The Reason Why Tires Are Black
The additive that gives automotive rubber its color also provides tires with other important characteristics.
Automotive tires are black because they contain carbon black. For more than a century, tire manufacturers have added this powdery oil-, coal-, or gas-derived substance to their rubber compounds, turning the naturally off-white substance black.
The Benefits of Carbon Black in Tires
Carbon black acts as a catalyst during the vulcanization process, which turns soft rubber into the more durable and elastic substance we use in automotive tires and elsewhere. It not only prevents the rubber's deterioration by stabilizing dozens of chemical bonds, but it increases the material's tensile strength, or the maximum amount of stress it can bear before breaking. This is obviously a boon for tires, which face constant strain.
Carbon black also draws heat away from the hottest parts of the tire — the tread and belts — so they won't wear so quickly, and it protects against UV damage, further helping to extend the tire's life.
While the inclusion of carbon black in tires has little if anything to do with aesthetics, it provides the nice side benefit of hiding dirt. As the element of the car that touches the road, tires would look filthy after just a few spins were they any other color — particularly white.
How Carbon Black Came to Be Used in Tires
As with many elements of history, how carbon black was first introduced to tires isn't entirely clear. Adding carbon black to tires may have started with Sidney Charles Mote, a chemist for England's India Rubber Company, who in 1904 discovered its value as a reinforcing agent in rubber. Other reports credit BFGoodrich Company chemist George Oenslager for this discovery, saying that the India Rubber Company used carbon black in tires primarily for coloring but didn't initially realize its potential for increasing abrasion resistance.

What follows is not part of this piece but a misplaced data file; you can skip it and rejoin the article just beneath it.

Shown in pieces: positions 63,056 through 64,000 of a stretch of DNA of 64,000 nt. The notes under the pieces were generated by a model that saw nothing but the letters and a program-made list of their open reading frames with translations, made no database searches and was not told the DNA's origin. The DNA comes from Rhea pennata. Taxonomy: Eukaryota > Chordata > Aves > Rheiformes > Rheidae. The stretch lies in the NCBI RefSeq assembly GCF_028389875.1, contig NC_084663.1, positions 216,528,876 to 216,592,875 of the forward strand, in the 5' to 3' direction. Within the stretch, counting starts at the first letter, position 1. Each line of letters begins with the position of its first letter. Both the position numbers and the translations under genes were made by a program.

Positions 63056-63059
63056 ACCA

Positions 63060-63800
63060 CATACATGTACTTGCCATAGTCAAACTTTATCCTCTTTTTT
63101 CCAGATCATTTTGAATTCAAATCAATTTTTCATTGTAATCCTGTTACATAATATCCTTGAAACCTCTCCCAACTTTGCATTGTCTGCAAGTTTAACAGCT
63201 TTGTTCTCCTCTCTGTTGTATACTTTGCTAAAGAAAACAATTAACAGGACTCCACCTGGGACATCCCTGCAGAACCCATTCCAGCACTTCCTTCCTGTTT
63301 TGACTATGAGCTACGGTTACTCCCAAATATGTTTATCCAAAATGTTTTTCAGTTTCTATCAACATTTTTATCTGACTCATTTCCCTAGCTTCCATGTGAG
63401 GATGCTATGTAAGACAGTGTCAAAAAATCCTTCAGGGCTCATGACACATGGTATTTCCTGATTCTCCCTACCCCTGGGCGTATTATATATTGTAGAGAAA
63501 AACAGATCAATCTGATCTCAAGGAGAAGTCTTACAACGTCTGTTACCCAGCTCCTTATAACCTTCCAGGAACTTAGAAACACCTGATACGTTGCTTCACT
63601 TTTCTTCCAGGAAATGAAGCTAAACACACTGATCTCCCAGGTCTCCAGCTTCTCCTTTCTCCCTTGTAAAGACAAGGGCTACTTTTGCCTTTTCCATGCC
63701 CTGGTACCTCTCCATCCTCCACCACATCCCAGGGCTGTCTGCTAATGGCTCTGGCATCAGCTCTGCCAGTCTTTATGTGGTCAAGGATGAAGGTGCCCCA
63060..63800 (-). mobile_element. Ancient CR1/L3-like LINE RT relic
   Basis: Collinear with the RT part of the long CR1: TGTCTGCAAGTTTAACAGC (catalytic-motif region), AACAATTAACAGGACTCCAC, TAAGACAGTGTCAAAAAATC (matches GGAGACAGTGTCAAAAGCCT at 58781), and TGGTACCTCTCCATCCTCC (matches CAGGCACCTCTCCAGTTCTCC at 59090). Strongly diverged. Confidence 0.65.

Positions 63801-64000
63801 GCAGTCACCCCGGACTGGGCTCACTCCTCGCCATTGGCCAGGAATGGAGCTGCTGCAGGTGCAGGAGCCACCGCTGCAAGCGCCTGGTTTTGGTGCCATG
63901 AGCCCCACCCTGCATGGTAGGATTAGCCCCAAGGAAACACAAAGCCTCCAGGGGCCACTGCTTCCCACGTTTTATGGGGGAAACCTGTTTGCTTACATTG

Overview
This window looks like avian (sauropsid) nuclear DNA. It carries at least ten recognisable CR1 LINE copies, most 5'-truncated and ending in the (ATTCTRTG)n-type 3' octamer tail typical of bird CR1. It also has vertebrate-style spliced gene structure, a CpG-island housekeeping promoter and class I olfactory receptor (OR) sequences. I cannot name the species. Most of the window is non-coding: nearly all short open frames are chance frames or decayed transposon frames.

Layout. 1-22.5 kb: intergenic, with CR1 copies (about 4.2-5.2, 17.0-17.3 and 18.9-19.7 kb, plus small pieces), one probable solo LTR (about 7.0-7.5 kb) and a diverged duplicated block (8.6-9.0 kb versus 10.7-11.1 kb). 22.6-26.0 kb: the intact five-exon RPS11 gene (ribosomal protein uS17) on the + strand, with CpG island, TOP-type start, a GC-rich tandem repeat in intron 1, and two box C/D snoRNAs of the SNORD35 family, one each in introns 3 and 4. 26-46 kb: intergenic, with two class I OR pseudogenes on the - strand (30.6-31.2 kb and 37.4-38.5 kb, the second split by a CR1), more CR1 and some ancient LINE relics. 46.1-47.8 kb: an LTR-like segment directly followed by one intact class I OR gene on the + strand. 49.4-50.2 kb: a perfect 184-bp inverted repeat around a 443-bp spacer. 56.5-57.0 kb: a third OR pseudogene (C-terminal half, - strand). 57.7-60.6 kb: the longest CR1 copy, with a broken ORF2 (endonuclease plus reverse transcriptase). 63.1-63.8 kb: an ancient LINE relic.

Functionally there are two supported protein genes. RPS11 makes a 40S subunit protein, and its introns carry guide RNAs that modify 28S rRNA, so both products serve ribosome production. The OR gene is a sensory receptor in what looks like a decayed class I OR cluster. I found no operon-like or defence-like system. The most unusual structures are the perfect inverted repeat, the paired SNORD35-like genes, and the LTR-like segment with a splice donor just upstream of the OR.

Once BFGoodrich saw the benefits of enhancing tires with carbon black, it put out a call for a manufacturer that could produce a million pounds of it. Binney & Smith — later renamed Crayola, after its most successful product line — rose to the challenge. The company made a few manufacturing improvements along the way, and BFGoodrich started churning out carbon-black-rich tires around 1912.
Previous to the discovery of carbon black's impact on rubber's durability, zinc oxide was the industry-standard tire-reinforcing additive. Then World War I broke out, and the compound grew scarce because nations needed zinc — a key component of brass — for munitions.
Tire manufacturers needed to come up with something else to strengthen their rubber, and carbon black was the obvious answer. Since it proved superior to zinc oxide in many ways, it became a permanent ingredient in automotive rubber formulations.
Whitewall Tires Were Devised to Save Manufacturers Money
Whitewall tires were actually conceived as a cost-cutting measure. Applying carbon black only to the tread surface saved pennies, and left the sidewalls in their natural, off-white state. The look initially had nothing to do with fashion, but that soon changed, as did the process for manufacturing them.
Rather than compromise the tire by limiting its carbon-black content, enterprising manufacturers simply added a white rubber veneer to the surface of their all-black tires — and charged a premium for it.